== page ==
Our hearing is amazing, constantly keeping us aware of what is going on around us, hearing loss is a reduction in what we hear – it is usually gradual but can be sudden. The two main types of hearing loss are:
Conductive Hearing Loss
This is when sound is not able to pass through the middle ear mechanism and can be due to wax, infection or a perforated eardrum and can often be treated with medical intervention.
Sensorineural Hearing Loss
This is when the tiny hair-cells in the inner ear are damaged or destroyed, the cause of this is usually age-related (wear and tear) but can be aggravated by exposure to excessive noise This type of hearing loss is generally permanent and cannot be cured but treated with the use of a hearing aid.
Presbyacusis is the medical term for hearing loss that occurs in people as they get older. Most people over the age of 60 will develop hearing loss and the severity varies from person to person. Basically it is wear-and-tear to the hair cells in the inner ear. Usually it is high-frequency sounds that are most affected and because it happens over a period of several years, a person may not notice, but family and friends will and may comment about the television being too loud or having to repeat themselves more often. Group conversations can be very tiring and a person may well start to withdraw or avoid social situations.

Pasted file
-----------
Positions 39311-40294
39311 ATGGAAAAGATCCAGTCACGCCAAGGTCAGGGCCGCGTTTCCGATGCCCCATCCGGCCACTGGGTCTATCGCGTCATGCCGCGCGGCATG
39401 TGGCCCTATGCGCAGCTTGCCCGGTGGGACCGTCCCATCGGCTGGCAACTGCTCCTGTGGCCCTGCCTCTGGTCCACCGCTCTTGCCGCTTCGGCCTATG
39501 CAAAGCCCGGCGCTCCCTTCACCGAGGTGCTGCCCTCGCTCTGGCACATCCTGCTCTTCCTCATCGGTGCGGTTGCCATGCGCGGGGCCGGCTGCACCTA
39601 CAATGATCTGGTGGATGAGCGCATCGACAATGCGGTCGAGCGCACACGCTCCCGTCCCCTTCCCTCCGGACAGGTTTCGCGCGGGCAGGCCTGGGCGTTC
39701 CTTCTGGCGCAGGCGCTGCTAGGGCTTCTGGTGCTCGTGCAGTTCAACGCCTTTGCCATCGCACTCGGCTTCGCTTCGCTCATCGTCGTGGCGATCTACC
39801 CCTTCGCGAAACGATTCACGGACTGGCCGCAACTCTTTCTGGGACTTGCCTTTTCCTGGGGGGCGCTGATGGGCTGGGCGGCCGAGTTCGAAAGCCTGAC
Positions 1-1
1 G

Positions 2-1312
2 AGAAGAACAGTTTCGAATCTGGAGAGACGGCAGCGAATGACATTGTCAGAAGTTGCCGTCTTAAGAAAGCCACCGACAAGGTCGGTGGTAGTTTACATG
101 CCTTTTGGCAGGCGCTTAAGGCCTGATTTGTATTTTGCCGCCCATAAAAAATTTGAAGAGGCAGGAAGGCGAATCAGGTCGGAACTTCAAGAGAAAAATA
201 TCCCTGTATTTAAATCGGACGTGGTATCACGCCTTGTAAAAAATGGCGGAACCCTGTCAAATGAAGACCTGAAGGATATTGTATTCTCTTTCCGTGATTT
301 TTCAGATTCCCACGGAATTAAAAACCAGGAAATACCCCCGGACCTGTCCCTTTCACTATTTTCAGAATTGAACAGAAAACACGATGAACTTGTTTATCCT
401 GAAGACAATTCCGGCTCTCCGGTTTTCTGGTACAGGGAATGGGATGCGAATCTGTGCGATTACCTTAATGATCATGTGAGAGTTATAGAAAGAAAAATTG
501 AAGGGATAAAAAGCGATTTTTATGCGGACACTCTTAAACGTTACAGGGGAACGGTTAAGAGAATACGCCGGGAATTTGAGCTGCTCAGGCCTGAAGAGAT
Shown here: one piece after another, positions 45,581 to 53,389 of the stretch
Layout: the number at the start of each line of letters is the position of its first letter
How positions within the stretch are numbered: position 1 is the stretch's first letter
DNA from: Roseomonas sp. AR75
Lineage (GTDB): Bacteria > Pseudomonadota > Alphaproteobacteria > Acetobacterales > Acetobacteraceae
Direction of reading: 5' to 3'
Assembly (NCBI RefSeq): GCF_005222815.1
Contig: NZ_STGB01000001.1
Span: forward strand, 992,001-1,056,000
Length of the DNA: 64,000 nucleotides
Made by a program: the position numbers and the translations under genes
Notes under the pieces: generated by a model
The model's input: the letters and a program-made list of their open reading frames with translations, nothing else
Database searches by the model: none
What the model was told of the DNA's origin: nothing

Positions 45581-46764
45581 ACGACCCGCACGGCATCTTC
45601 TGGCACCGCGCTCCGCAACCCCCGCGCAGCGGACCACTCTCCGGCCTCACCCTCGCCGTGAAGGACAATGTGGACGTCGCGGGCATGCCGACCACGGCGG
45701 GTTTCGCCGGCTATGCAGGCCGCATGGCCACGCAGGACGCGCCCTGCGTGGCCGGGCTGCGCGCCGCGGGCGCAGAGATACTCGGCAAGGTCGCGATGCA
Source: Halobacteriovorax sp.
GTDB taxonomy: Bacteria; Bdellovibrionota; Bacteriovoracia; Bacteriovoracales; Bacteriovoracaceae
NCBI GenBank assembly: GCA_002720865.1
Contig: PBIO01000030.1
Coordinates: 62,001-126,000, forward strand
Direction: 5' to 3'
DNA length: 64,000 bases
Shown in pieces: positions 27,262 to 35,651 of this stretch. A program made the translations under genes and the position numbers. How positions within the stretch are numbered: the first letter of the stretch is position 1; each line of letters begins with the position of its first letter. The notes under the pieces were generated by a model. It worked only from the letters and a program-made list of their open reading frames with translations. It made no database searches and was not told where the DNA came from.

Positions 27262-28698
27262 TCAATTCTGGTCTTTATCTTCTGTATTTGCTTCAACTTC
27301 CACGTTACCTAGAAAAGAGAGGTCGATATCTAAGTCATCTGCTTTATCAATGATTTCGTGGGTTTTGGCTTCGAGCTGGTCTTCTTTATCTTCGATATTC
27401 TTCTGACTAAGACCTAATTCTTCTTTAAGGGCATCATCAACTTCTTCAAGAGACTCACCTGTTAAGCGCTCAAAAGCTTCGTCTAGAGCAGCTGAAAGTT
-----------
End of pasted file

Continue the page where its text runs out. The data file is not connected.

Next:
In contradiction to many people’s understanding of hearing loss, it is not just like turning the volume down but usually effects different frequencies by varying levels. This leads to conversations being difficult to follow, particularly in noisy environments where competing background noise ‘scrambles’ speech. Not surprisingly, not being able to follow conversation is the biggest single reason people seek help with their hearing
Hearing aids are now much smaller and much more efficient at automatically discriminating between the important speech signals and the annoying background noise – so you can just put them in, forget about them and get on with life. This has resulted in people starting to use hearing aids a lot earlier in life as they now realise that their hearing loss is a lot more obvious than any hearing aid.
Hearing instruments can be custom made to fit discreetly in the ear or to fit snugly behind the ear. What you need will depend on your ear anatomy, level of hearing loss, lifestyle, cosmetic choice and budget.
Research has shown the importance of addressing any hearing difficulties sooner rather than later to keep the auditory processing system working efficiently.
It is also extremely important to protect your hearing, noise is one of the main causes of premature hearing loss – our ears are simply not designed to deal with the level of noise we subject ourselves to. So if you work in a noisy environment, participate in noisy sporting activities or enjoy listening to music (especially through MP3 players etc.) you should consider protecting your hearing now and for the future.
If you have any concerns about your hearing – Don’t Suffer in Silence. Complimentary consultations and advice are available at Ferring Hearing Centre.